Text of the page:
• Birth control pills – Birth control pills contain hormones that can stop the lining of your uterus from getting too thick. They also can help keep your menstrual cycle regular and reduce cramping. Some types of birth control pills, especially the progestin-only pill (also called the “mini-pill”) can actually cause abnormal bleeding for some women. Let your doctor know if the pill you’re taking doesn’t control your abnormal bleeding.
  • A D&C, or dilation and curettage – A D&C is a procedure in which the opening of your cervix is stretched just enough so a surgical tool can be put into your uterus. Your doctor uses this tool to scrape away the lining of your uterus. The removed lining is checked in a lab for abnormal tissue. A D&C is done under general anesthesia (while you’re in a sleep-like state). If you’re having heavy bleeding, your doctor may perform a D&C both to find out the problem and to treat the bleeding. The D&C itself often makes heavy bleeding stop. Your doctor will decide if this procedure is necessary.
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  • Dilation and Curettage (D&C) – A procedure in which the top layer of the uterus lining is removed to reduce menstrual bleeding. This procedure might need to be repeated over time.
  • Operative hysteroscopy – A surgical procedure, using a special tool to view the inside of the uterus, that can be used to help remove polyps and fibroids, correct abnormalities of the uterus, and remove the lining of the uterus to manage heavy menstrual flow.
  • Endometrial ablation or resection – Two types of surgical procedures using different techniques in which all or part of the lining of the uterus is removed to control menstrual bleeding. While some patients will stop having menstrual periods altogether, others may continue to have periods but the menstrual flow will be lighter than before. Although the procedures do not remove the uterus, they will prevent women from having children in the future.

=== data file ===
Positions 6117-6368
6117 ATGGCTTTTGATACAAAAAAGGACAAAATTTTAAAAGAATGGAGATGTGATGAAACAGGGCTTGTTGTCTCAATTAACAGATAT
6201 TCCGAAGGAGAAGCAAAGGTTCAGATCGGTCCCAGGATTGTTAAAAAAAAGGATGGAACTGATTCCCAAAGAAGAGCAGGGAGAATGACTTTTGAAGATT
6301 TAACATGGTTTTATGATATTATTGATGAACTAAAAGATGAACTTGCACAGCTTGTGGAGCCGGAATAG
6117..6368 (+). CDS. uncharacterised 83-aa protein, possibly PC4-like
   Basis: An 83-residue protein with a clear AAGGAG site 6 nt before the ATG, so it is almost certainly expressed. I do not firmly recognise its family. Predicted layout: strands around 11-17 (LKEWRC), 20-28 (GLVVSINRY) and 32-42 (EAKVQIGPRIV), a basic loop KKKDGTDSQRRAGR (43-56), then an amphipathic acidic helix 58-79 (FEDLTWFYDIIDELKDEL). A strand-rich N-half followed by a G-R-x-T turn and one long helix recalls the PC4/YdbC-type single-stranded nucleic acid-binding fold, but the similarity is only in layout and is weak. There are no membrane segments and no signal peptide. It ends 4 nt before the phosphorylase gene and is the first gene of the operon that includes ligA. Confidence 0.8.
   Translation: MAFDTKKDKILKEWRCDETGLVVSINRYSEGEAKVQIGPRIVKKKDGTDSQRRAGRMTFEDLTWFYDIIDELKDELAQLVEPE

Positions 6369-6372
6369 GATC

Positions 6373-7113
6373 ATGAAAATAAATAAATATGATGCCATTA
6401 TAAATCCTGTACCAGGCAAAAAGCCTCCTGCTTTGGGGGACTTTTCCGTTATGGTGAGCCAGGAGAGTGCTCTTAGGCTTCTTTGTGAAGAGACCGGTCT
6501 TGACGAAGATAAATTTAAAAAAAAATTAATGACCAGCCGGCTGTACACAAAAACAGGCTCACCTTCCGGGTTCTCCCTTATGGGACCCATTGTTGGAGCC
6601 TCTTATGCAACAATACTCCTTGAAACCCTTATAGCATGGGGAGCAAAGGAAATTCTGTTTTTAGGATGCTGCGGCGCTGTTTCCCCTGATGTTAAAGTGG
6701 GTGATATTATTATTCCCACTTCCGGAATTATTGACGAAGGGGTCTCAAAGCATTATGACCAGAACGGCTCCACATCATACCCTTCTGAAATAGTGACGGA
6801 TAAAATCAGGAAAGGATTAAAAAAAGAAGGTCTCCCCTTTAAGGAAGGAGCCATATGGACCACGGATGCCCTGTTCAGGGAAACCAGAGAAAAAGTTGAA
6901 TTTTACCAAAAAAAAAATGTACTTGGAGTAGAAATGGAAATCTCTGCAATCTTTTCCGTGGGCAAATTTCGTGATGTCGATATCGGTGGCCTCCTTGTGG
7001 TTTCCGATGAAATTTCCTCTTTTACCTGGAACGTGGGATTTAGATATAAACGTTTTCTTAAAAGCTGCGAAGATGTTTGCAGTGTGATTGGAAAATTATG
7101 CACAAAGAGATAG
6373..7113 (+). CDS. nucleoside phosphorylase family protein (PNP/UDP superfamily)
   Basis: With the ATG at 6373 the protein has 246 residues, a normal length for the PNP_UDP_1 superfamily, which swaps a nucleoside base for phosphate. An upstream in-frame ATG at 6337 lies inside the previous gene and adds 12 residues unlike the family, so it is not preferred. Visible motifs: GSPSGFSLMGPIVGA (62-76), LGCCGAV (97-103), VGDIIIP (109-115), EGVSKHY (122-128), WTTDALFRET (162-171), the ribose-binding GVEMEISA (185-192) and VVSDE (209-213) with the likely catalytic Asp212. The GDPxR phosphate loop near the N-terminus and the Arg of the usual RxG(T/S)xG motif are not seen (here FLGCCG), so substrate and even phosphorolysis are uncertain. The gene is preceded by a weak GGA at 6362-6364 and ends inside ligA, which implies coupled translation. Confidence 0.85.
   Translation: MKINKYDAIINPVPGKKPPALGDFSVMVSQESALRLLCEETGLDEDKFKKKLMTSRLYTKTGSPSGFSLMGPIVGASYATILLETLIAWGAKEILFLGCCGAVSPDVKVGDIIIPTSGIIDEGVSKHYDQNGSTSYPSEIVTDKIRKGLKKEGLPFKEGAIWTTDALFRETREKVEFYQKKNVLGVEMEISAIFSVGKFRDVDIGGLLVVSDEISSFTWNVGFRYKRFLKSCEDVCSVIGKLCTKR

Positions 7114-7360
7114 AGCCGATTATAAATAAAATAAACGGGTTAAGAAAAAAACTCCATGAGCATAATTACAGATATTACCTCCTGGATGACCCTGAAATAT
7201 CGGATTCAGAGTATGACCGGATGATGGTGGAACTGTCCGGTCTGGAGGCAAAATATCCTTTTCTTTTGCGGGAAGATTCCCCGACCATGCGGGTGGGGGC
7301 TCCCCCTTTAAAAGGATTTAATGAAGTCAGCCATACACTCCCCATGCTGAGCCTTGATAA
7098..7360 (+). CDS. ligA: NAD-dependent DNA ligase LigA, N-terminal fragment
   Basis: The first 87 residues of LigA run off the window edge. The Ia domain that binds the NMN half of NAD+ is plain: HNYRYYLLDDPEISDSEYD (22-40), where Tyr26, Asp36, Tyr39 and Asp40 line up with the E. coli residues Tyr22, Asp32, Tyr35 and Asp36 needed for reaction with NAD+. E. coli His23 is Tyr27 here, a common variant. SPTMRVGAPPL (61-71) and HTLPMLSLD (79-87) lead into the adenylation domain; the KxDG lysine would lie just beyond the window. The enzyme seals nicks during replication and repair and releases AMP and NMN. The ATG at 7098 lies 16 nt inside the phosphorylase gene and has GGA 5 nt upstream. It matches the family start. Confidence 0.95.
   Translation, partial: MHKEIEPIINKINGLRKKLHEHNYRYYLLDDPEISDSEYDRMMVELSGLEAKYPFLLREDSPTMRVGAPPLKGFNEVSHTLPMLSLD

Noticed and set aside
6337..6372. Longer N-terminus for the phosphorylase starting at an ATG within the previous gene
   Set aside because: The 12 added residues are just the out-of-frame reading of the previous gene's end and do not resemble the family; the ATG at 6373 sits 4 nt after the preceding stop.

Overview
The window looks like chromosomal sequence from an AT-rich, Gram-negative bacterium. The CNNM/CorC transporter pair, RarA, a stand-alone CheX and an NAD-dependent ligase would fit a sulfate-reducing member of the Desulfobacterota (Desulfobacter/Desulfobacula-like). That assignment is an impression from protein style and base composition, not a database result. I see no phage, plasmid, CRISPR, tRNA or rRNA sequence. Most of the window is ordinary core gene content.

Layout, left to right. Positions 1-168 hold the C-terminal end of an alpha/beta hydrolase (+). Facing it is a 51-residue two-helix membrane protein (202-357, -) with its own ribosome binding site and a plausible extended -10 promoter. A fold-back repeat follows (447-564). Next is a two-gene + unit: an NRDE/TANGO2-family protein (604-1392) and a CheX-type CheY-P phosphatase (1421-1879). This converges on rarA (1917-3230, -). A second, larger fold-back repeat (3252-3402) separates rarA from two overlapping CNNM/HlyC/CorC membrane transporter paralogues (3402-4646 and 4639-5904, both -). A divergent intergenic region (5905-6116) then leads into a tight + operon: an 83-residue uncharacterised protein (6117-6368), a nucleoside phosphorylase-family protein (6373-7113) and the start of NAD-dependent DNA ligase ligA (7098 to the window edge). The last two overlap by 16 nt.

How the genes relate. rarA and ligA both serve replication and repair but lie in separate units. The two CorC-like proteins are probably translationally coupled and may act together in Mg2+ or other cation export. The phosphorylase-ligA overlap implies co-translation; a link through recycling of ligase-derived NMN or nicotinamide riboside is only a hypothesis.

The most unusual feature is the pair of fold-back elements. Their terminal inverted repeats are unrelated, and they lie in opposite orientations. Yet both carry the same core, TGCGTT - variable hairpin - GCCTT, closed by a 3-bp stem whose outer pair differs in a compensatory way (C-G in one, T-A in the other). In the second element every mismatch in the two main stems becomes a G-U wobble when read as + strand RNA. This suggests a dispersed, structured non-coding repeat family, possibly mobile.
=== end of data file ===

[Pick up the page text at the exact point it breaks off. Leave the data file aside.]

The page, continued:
• Hysterectomy – A major operation requiring hospitalization that involves surgically removing the entire uterus. After having this procedure, a woman can no longer become pregnant and will stop having her period.
  • Hysterectomy – This type of surgery removes the uterus. If you have a hysterectomy, you won’t have any more periods and you won’t be able to get pregnant. Hysterectomy is major surgery that requires general anesthesia and a hospital stay. It may require a long recovery period. Talk to your doctor about the risks and benefits of hysterectomy.
  • Endometrial ablation – is a surgical procedure that destroys the lining of the uterus. Unlike a hysterectomy, it does not remove the uterus. Endometrial ablation may stop all menstrual bleeding in some women. However, some women still have light menstrual bleeding or spotting after endometrial ablation. A few women have regular menstrual periods after the procedure. Women who have endometrial ablation still need to use some form of birth control even though, in most cases, pregnancy is not likely after the procedure.